Consumer Reports estimates that 4 million smartphones were lost or stolen last year and never recovered. Recently a co-worker had her smartphone stolen at work. Hopefully you will never have your phone stolen or lose it. Here are a few tips to help you protect your smartphone from prying eyes, viruses, theft, and bad apps.
PRYING EYES PROTECTION
Uses a screen lock – According to Consumer Reports 34 percent of Americans do not use a PIN to lock their phones. A 4-digit PIN is the first basic step in protecting the personal information on your phone. However, why not go a step further and use a longer pin (8-digit) or even use a password?
The world has gone mobile and so have the criminals. Digital\tech crooks area really no different than any other type of crook, they go after the low hanging fruit, the easy target. Don’t be an easy target.
Use antivirus software. You have antivirus software on your laptop or desktop computer right? Why not on your phone? Today’s smartphone is basically a handheld computer. The fact that they contain increasingly important information, bad guys are starting to create viruses to attack smartphones and apps. Avast is what I use on my phone. It has done the job so far.
(NOTE: BEFORE USING ANY TRACKING APP, MAKE SURE IT WORKS WITH YOUR PHONE AND THE VERSION OF THE OPERATING SYSTEM RUNNING ON YOUR PHONE. EVERY TRACKING APP DOES NOT HAVE ALL OF THE FEATURES LISTED BELOW.)
Use a ‘find my phone’ app. You’ve heard of LoJack for cars right? If your car is stolen, LoJack can be activated and pinpoint where your vehicle is so it can be recovered. You can do the same thing with your phone. There are apps on the market that will enable you to do the following:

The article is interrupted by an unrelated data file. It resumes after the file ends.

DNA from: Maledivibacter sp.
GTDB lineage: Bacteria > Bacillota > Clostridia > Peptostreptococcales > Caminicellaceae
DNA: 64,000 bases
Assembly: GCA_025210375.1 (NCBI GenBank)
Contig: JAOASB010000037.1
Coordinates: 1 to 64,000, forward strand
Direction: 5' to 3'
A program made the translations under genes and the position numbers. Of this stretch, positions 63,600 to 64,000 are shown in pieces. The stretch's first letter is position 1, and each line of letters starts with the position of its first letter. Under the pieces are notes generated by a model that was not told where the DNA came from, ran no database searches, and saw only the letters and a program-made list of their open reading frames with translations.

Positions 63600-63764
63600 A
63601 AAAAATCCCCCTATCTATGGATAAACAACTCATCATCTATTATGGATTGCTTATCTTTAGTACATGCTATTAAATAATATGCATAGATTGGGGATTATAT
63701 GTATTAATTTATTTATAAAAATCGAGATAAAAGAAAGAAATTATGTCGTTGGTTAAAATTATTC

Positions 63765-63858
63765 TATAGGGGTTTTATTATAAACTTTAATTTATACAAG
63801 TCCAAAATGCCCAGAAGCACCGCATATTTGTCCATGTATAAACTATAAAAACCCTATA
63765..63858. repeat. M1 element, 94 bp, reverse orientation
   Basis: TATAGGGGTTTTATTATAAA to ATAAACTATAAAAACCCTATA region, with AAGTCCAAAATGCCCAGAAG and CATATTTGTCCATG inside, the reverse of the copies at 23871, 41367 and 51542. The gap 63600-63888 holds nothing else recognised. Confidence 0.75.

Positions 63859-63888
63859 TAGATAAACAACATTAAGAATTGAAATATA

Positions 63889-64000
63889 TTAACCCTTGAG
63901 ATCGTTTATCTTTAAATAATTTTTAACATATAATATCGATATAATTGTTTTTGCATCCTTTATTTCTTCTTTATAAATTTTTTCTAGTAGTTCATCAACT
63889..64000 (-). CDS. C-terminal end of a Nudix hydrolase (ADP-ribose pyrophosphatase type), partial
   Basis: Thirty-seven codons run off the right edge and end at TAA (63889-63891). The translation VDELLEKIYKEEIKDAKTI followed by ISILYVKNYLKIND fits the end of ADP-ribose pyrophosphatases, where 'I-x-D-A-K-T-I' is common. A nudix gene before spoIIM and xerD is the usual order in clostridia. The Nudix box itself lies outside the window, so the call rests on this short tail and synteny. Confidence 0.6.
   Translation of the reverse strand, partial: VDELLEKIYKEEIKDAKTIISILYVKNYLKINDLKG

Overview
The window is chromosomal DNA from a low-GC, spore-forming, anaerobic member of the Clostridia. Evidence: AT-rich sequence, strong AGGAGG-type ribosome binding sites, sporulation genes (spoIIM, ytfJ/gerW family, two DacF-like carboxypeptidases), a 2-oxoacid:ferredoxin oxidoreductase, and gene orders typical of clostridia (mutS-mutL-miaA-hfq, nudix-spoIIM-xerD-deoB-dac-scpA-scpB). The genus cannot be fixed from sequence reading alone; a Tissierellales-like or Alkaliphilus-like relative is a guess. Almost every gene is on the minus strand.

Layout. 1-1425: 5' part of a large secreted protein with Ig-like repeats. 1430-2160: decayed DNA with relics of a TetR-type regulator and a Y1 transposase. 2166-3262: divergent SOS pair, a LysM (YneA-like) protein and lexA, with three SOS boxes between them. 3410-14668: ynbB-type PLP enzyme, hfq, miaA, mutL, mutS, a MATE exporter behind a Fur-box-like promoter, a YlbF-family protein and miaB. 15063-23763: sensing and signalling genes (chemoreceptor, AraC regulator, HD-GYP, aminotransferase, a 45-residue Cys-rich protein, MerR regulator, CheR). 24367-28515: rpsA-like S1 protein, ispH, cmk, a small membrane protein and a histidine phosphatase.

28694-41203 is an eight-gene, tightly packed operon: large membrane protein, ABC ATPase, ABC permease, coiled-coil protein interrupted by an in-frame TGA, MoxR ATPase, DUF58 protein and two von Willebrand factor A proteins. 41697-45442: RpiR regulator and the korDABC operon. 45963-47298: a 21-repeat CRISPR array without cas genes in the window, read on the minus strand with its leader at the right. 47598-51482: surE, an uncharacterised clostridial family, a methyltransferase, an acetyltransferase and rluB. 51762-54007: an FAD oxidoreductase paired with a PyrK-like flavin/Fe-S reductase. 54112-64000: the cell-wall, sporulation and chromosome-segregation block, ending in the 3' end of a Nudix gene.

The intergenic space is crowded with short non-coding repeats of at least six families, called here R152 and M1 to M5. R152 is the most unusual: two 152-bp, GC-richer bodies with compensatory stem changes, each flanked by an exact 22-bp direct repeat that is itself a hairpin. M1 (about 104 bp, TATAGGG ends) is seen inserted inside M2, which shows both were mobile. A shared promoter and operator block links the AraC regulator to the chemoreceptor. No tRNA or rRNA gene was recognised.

Track your phone and pinpoint it on a map.
Remotely lock your phone.
Remotely delete all data off of your phone.
Remotely make your phone sound an alarm.
Take a picture of the person trying to unlock your phone
Apps that may be worth checking out:
(Before using a third-party app, look into an app\service that your cell phone service provider may offer.)
GIGO – Garbage In Garbage Out. Only download apps from trusted app stores. Even then, be very careful about what apps you download. Read the fine print and know the level of access the app requires before you download it. The other day I was about to download a calculator app. I read what permissions it ‘needed’ before downloading. The app wanted access to the camera on my phone. That did not make sense to me. I did not download the app.
Clueful and SnoopWall Privacy are apps you can use that will analyze the apps on your phone and alert you to any possible problems.
John L. Jones